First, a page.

Yohimbine supplementation makes body fat cells more susceptible to fat loss, is an effective fat burner for young and athletic people, and is said to help burn ‘stubborn fat’, like love handles.[8] Yohimbine may cause side effects such as anxiety symptoms and elevated heart rate. So, it’s definitely not for everyone. Yohimbine requires proper timing and dosage in relation to exercise and meals to be effective. Lyle Mcdonald has a more indepth dosing and use.

To bring it this blog post home, remember that the body burns its fat stores as fuel when metabolism outpaces food intake. In other words, when there is a caloric deficit.

Metabolism slightly drops during the course of a fat loss diet and this can cause a plateau. Depending on the ingredients, ’fat burners’ can help dieters by causing a slight increase in metabolism, increase in fat breakdown, and suppressing appetite. All which can help set fat loss in motion.

Do most people need to use ‘fat burners’ to lose fat? No. I would say the folks who would get the most out using them are lean bodybuilding and physique athletes looking to get stage-ready. Anyone who does use these has to use them in addition to diet and exercise. The effects of these supplements alone are relatively small. Therefore, these supplements will not help you get the results you want without proper nutrition and training.

Click here to view the ingredients in IGNITION xT

References

[1] Dulloo, A. G., C. A. Geissler, T. Horton, A. Collins, and D. S. Miller. "Normal caffeine consumption: influence on thermogenesis and daily energy expenditure in lean and postobese human volunteers." The American journal of clinical nutrition 49, no. 1 (1989): 44-50.

[2] Goldstein, Erica R., Tim Ziegenfuss, Doug Kalman, Richard Kreider, Bill Campbell, Colin Wilborn, Lem Taylor et al. "International society of sports nutrition position stand: caffeine and performance." Journal of the International Society of Sports Nutrition 7, no. 1 (2010): 1.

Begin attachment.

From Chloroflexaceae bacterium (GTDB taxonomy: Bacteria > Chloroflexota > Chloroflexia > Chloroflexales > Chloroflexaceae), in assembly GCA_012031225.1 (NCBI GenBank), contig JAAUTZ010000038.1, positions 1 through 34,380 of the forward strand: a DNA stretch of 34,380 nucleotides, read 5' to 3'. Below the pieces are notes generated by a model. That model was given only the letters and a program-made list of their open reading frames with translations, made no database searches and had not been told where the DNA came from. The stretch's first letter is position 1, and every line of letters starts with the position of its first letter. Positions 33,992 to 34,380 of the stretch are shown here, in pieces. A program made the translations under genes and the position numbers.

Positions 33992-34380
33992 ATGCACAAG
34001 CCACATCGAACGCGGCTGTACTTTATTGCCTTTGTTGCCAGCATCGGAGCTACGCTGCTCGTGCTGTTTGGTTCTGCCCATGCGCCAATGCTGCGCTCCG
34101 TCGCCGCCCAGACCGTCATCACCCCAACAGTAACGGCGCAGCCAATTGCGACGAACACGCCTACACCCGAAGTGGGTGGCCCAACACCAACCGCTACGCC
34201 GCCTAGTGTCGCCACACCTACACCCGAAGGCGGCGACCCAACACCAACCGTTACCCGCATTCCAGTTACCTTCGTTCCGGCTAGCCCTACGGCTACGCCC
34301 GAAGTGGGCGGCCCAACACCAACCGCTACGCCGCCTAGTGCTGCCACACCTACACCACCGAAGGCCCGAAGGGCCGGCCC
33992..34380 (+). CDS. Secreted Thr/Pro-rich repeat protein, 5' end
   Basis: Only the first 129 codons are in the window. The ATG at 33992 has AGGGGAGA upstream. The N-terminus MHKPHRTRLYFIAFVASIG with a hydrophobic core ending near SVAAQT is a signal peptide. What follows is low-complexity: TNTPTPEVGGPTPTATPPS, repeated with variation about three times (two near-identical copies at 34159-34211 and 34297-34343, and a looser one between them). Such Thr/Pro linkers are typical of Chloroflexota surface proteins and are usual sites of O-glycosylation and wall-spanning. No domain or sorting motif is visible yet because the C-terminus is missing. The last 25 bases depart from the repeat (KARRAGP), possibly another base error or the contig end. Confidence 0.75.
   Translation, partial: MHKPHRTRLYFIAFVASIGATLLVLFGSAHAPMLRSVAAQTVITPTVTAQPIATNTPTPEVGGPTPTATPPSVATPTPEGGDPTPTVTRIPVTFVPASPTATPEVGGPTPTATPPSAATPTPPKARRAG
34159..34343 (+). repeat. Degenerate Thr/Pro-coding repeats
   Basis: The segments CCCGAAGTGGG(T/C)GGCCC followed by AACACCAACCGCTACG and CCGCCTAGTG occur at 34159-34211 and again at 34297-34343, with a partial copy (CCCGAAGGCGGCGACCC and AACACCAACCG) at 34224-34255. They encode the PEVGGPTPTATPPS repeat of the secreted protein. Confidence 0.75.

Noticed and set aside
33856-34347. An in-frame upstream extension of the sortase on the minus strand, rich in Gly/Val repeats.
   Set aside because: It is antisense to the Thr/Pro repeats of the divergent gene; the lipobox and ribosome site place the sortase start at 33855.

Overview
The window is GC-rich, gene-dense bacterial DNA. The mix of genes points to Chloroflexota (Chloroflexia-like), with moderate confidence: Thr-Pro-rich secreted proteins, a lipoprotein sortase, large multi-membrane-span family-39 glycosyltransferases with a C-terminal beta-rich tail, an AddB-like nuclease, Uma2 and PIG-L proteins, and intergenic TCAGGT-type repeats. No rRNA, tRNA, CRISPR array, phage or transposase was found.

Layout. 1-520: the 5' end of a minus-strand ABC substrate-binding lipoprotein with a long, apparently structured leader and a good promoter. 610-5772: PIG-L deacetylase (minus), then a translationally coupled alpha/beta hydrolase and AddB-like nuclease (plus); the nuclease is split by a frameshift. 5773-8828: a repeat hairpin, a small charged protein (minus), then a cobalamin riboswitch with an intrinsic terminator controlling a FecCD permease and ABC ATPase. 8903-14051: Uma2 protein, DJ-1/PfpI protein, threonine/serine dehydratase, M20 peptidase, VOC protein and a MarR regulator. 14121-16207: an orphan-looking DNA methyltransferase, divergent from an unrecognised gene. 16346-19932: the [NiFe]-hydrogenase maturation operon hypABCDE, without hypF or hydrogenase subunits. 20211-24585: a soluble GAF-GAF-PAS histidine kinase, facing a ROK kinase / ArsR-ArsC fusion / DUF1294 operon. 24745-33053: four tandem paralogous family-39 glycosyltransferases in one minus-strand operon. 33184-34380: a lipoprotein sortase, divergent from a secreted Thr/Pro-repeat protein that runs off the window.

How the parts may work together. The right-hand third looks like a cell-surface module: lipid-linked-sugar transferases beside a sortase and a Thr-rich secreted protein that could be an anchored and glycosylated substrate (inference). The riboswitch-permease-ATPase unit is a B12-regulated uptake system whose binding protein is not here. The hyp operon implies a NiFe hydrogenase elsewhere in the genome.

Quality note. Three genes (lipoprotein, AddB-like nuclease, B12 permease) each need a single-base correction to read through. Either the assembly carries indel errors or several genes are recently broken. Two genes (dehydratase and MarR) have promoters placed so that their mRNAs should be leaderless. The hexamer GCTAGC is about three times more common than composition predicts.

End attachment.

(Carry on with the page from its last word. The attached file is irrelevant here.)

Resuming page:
[3] Godard, Michael P., Brad A. Johnson, and Scott R. Richmond. "Body composition and hormonal adaptations associated with forskolin consumption in overweight and obese men." Obesity Research 13, no. 8 (2005): 1335-1343.

[4] “Green Tea Catechins- Scientific Review on Usage, Dosage, Side Effects." Independent Analysis on Supplements & Nutrition. Accessed September 11, 2016. https://examine.com/supplements/Green+Tea+Catechins/.

[5] "Black Pepper - Scientific Review on Usage, Dosage, Side Effects." Independent Analysis on Supplements & Nutrition. Accessed September 11, 2016. https://examine.com/supplements/black-pepper/.

[6] Ludy, Mary-Jon, and Richard D. Mattes. "The effects of hedonically acceptable red pepper doses on thermogenesis and appetite." Physiology & behavior 102, no. 3 (2011): 251-258.

[7] "Capsaicin - Scientific Review on Usage, Dosage, Side Effects." Independent Analysis on Supplements & Nutrition. Accessed September 11, 2016. https://examine.com/supplements/capsaicin/.

[8] Yohimbine - Scientific Review on Usage, Dosage, Side Effects." Independent Analysis on Supplements & Nutrition. Accessed September 11, 2016. https://examine.com/supplements/Yohimbine/.

September 15, 2016 by Evan Ward